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Fly into Portland, rent a car, head northeast and soon, you're headed for some incredibly scenic bays, rugged seacoasts terrain and lush forested landscapes, all of which form an irresistible invitation to explore mid-coast Maine’s flawlessly picturesque seaside villages complete with busy harbors, exquisite, high end shopping and some laid-back, casual restaurants. Couple all that with a historic and proud maritime past in a cool climate and you have the makings of one excellent vacation.

There is also plenty of outdoor activity and wildlife watching, antiques and wine-making. Yes, it is true – Maine has something for everyone. While the mid-coast area is known for dozens of friendly and attractive towns, in July, I visited two: Camden and Belfast. Point Lookout Resort and Conference Center — a luxury retreat overlooking the picturesque Penobscot Bay – was our home for the week. It is centrally located and has enough to offer that you might not want to leave. Guests have 379 acres of natural splendor to enjoy in a looks-rustic-but-is-actually- luxurious resort. Point Lookout has more than 100 inviting guest log cabins which all feature cozy screened porches, kitchenettes, televisions and Wi-Fi. Surrounding you are the thick, green woods of Ducktrap Mountain in Northport, Maine.

From the landing at the Marshall Wharf Brewing Company, you walk upstairs to the charming Three Tides Restaurant in Belfast.

The resort was built in 1995 as a private resort by MBNA Bank, but today it is open year-round to guests. There is a covered pavilion which seats up to 600 and can be heated in the winter. Many a lobster-bake has been held in the pavilion and the staff at the resort know how to create a lifetime memory for those lucky enough to sample these scrumptious fetes. There are shuttles on site that may be reserved ahead of time; most guests walk from their cabins to the main building or to Erickson Hall where the view is stunning.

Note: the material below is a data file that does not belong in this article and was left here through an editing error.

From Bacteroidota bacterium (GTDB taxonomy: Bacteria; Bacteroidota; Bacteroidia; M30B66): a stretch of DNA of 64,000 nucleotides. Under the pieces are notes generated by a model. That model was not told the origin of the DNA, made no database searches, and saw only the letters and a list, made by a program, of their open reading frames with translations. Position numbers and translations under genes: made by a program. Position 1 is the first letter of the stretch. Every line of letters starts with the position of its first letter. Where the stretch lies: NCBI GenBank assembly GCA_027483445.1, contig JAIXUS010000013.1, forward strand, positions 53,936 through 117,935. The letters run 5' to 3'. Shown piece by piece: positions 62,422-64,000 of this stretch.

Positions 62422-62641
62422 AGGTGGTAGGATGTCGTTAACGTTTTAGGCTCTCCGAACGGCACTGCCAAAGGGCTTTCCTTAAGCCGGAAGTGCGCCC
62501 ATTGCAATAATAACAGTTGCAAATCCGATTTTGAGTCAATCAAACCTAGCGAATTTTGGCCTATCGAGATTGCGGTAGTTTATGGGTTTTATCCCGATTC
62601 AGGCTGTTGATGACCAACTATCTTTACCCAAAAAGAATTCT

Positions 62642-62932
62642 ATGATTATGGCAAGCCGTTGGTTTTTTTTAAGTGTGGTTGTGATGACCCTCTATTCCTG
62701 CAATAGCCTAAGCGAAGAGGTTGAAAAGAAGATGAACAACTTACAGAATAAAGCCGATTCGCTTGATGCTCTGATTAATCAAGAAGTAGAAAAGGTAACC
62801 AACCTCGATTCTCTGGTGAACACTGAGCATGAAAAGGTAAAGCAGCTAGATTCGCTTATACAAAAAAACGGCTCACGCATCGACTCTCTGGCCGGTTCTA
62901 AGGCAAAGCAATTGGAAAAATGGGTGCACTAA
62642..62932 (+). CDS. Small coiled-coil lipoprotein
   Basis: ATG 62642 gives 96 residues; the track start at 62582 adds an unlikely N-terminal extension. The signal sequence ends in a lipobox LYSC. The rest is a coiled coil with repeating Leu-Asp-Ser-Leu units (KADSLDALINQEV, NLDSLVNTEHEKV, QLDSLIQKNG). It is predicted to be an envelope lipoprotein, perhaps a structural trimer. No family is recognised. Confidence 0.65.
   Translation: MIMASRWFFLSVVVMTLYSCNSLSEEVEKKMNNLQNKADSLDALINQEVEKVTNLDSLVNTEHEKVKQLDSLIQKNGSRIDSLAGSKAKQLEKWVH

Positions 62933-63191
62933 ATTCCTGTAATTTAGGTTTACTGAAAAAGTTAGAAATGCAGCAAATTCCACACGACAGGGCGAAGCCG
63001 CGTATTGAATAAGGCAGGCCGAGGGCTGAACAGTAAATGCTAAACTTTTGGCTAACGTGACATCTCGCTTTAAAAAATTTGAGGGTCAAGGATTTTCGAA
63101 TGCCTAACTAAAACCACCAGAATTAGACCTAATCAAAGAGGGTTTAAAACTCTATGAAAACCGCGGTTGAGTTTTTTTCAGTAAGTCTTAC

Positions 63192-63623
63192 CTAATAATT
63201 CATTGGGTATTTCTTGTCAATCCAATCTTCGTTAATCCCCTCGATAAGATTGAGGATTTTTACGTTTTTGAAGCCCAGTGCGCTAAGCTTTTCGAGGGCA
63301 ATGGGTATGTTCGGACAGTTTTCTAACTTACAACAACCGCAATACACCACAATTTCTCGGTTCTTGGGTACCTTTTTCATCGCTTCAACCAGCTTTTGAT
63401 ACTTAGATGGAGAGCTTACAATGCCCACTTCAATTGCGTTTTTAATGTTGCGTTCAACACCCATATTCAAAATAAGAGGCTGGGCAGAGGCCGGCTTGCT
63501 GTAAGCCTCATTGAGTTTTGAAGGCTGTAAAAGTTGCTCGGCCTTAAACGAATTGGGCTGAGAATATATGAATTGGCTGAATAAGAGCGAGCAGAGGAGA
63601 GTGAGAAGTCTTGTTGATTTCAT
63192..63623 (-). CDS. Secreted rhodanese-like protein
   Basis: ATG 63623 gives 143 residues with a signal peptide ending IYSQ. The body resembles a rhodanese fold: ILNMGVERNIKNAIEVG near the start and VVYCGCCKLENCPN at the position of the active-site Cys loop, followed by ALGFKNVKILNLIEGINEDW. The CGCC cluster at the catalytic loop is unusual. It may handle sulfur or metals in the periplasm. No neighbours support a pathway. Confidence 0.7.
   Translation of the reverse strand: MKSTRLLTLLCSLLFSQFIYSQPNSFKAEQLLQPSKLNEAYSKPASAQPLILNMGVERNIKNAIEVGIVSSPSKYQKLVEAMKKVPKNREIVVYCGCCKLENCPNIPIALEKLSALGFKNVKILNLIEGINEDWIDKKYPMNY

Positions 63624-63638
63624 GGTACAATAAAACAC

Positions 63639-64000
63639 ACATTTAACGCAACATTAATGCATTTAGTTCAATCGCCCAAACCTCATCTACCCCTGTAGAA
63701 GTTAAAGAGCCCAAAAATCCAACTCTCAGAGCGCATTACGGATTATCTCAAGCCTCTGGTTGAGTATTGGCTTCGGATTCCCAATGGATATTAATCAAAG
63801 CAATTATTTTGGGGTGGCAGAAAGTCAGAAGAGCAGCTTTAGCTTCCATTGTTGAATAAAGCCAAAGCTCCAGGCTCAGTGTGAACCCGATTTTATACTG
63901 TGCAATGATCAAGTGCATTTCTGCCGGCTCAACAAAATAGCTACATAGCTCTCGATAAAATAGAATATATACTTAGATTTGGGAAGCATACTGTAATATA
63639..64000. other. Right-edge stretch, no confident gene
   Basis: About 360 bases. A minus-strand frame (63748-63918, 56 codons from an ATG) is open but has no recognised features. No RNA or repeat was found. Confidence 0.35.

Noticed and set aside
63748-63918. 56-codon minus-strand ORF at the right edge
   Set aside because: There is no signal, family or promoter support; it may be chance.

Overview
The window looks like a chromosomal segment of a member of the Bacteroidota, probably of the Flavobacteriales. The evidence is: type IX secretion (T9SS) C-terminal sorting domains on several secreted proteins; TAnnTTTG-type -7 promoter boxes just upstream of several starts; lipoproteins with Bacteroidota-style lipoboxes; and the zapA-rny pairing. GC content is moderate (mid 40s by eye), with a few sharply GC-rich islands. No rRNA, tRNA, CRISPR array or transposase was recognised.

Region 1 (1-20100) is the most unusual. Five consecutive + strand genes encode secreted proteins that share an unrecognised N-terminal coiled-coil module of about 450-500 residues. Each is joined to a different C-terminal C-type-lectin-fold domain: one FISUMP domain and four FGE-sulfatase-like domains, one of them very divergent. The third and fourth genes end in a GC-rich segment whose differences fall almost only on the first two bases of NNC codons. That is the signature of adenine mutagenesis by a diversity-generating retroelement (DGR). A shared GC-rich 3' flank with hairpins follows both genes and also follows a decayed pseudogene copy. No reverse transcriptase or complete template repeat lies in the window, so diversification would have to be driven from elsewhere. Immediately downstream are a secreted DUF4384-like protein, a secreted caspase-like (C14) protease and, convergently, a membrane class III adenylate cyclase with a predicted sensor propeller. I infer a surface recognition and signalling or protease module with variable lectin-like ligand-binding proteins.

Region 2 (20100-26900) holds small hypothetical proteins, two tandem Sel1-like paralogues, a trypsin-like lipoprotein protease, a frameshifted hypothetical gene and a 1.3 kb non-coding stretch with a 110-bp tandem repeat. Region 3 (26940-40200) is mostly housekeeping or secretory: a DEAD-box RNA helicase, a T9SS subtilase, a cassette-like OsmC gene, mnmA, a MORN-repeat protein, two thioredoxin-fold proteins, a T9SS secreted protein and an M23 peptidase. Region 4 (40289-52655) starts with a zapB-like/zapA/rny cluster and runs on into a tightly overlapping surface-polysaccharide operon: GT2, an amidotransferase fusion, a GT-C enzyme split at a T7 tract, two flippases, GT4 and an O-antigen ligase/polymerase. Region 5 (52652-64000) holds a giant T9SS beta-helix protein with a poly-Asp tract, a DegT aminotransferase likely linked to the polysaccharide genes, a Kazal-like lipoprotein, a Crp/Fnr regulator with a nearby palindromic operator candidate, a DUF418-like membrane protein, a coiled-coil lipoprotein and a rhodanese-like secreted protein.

Feeling like getting some exercise? The resort features a 36,000 square-foot luxury sports and fitness complex with full-size basketball, squash, racquetball and tennis courts (equipment provided), a walking track, a virtual golf and Wii room, aerobic and spinning studio, stretching room, comprehensive weight training and cardiovascular conditioning center, personalized training and more. One of the most popular destinations on site is the bowling alley - a 12,800 square-foot, eight-lane facility complete with a snack bar. There are six miles of scenic trails and a private sand beach on the shore of Penobscot Bay. There is a small restaurant open during the spring-summer season, but many guests make use of the kitchenettes in the cabins. The resort offers plenty of fun events like a biergarten a few nights a week, serving Maine-brewed beer, and holiday celebrations that include fireworks. Watch carefully for moose, turkeys and other woods-loving creatures. For more information, visit www.visitpointlookout.com.

CAMDEN
Camden is a classic harbor town, filled with charming places to stay like small inns and B&Bs and framed by the impressive Camden Hills. Hike or drive up Mt. Battie and then relax in a harbor-side pub overlooking every sort of sea-going vessel.

Fun: There are numerous boats offering to take on passengers for a short sail. We chose a two-hour trip on the Schooner Olad. Captain Aaron Lincoln guided us out of the harbor and into the bay, pointing out historical sites as we passed them. Lincoln works hard to be eco-friendly and usually lets the breeze push the boat along, rarely using a motor. He can do custom charters, complete with catering upon request.

Dining: Near the water, there are many restaurants offering tasty seafood and great views. Highly recommended is Paolina's Way (www.paolinasway.com), a charming Italian eatery with seating outside and in. Produce is grown locally nearby and all of the dishes are truly memorable. The Bayview Lobster Restaurant sits right on the dock. Definitely stop and enjoy their signature lobster roll sandwich. Amazing.

Shopping: Visitors throng the streets, perusing shop after shop filled with handmade gifts, local food finds and art. For a more complete listing of shops and galleries, visit: www.camdenme.org.

See the actual Fresnel lenses and lanterns that lit the Maine shores at the Maine Lighthouse Museum in Rockland.

BELFAST